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The 3x3x3, an experimental poetry form

Updated on October 13, 2010

This article first appeared in the print edition of Scifaikuest in May 2009 before being reprinted here by the author.

The threesome is a poetic form developed by Shelly Bryant. This article is reprinted here in hopes that more poets will choose to try their hand at the form.

The 3x3x3

The 3x3x3 is an experimental minimalist poetic form. It incorporates ideas from East Asian poetry, and is structured in a way similar to the Japanese Sudoku puzzle now enjoying popularity worldwide.


A 3x3x3 is connected to the Sudoku in its use of three boxes of nine elements, with the elements being juggled in each box. In the 3x3x3, the “box” is actually the stanza. Each of the three stanzas contains three lines, and each line contains three words. This structure gives the form its name. In each stanza, the words are reordered in such a way that no word appears in the same “column” twice, just like a Sudoku puzzle.


The 3x3x3's similarity with Japanese and Chinese poetry lies in the absence of any indicators marking the pauses in an oral reading of the poem. Part of the trick the reader faces, then, is determining where to pause so that the poem will make sense.

A Sample 3x3x3x

Here is how it works with the following 3x3x3:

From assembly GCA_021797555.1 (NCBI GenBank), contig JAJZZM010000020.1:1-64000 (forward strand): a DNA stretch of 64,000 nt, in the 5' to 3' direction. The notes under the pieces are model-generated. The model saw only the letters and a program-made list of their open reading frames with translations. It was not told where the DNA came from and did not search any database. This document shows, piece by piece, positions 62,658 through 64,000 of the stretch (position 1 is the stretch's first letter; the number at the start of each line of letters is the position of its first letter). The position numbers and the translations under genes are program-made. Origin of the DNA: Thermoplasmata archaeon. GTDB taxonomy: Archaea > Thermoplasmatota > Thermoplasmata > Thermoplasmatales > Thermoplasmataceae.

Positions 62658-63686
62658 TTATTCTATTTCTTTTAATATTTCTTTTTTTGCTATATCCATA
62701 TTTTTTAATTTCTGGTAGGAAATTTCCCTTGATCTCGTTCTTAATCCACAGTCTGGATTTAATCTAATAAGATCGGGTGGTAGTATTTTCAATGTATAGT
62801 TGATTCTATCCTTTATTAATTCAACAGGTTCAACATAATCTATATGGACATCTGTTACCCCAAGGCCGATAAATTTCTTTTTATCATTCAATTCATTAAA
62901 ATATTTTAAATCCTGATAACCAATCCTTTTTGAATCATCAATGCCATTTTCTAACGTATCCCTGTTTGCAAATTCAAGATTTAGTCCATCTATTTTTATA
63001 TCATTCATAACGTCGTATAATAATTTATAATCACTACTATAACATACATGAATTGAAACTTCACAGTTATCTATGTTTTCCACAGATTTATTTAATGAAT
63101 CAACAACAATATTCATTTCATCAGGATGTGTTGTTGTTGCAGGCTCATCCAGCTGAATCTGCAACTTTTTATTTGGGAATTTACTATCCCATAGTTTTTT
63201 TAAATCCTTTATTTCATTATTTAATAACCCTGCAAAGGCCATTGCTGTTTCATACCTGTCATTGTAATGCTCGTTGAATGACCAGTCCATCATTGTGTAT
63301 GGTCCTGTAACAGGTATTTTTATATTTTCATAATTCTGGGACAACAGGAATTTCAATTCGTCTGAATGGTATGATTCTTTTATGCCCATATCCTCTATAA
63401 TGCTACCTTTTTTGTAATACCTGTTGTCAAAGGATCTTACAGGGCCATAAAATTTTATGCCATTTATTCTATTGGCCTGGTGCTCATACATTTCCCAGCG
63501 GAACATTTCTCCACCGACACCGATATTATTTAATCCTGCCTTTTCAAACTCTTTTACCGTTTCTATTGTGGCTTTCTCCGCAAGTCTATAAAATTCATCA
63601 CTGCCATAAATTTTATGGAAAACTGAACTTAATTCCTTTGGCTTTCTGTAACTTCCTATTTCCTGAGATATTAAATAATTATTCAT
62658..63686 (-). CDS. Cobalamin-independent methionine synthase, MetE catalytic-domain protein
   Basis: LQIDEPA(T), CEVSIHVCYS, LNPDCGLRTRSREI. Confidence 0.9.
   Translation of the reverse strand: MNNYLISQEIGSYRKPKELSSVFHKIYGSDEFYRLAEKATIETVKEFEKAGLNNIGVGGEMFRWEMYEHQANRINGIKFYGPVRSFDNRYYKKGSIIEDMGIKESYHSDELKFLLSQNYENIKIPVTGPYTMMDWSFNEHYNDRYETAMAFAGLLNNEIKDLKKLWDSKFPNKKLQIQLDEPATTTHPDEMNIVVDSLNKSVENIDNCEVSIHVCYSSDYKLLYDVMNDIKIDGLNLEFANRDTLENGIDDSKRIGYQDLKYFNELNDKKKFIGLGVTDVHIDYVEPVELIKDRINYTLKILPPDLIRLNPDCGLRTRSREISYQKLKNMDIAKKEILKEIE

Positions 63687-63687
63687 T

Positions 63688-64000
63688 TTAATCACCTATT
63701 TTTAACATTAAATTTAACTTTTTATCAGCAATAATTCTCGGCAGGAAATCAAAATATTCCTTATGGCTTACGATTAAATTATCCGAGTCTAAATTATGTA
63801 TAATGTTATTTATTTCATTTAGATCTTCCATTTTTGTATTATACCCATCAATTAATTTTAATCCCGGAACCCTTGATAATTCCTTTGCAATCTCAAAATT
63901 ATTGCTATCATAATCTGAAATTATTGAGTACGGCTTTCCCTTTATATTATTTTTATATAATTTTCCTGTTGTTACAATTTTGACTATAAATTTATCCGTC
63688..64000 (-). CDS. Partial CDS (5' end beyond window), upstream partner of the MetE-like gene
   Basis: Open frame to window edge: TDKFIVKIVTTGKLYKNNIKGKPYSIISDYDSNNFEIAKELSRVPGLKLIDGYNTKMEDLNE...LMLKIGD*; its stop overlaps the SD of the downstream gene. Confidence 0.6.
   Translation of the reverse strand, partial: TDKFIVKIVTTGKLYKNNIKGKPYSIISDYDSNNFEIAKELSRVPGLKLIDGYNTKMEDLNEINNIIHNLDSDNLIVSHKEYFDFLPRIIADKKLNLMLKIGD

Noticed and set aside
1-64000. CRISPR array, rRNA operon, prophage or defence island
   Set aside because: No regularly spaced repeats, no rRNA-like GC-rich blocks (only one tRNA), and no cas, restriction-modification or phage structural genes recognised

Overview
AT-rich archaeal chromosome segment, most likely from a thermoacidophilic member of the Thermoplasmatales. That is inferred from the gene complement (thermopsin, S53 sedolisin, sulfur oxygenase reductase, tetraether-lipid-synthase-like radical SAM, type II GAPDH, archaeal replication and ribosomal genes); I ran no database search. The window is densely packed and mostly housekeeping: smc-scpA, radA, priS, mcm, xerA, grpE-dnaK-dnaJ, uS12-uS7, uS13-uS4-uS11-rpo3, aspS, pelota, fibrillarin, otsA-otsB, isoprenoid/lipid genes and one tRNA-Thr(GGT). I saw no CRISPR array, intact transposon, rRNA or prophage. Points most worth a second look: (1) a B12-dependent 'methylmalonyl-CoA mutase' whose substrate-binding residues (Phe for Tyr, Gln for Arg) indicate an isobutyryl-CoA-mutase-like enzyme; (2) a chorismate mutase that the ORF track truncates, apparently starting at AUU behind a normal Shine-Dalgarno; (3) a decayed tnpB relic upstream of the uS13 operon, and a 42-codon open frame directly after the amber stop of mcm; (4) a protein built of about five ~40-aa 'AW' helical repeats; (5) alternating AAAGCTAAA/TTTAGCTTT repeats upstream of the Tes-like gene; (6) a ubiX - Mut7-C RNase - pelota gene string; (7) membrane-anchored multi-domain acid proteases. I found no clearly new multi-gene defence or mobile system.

Conflict


cyborg master forces

robotic slave submission

might makes right


slave forces might

master right cyborg

makes submission robotic


submission might master

forces robotic slave

right cyborg makes


The pauses in this poem would work like this:


Cyborg master forces robotic slave submission. Might makes right.

Slave forces might master. Right cyborg makes submission robotic.

Submission might master forces. Robotic slave right cyborg makes.



When put into this prose form, punctuated to indicate pauses, a sort of sense begins to emerge, though it is not readily evident when first viewing the poem.


The trick to writing a successful 3x3x3 lies in finding words that can serve as more than one part of speech. For instance, “slave” is used in the poem as an adjective in each of the first two stanzas, a noun in the third, and could potentially serve as a verb as well. “Master” is used first as a noun, then twice as a verb, and so forth. Using words in this way is part of the fun of a 3x3x3.


Writing a successful 3x3x3 is no easy endeavor. Not only does it require choosing the best words, but it also means that the poet must be resourceful in rearranging the words, seeking to use them to their fullest potential.


For the scifaijin, this experimental form is one more option by which elements common to East Asian poetic forms (and their English derivatives) may be explored.


© 2009 Shelly Bryant
 
 

Give it a Try

The 3x3x3 is simple on its surface, but actually quite challenging to write. Why not try your hand at writing a threesome? If you post yours online, feel free to leave a link in the comments section below so that other readers can stop by for a look.

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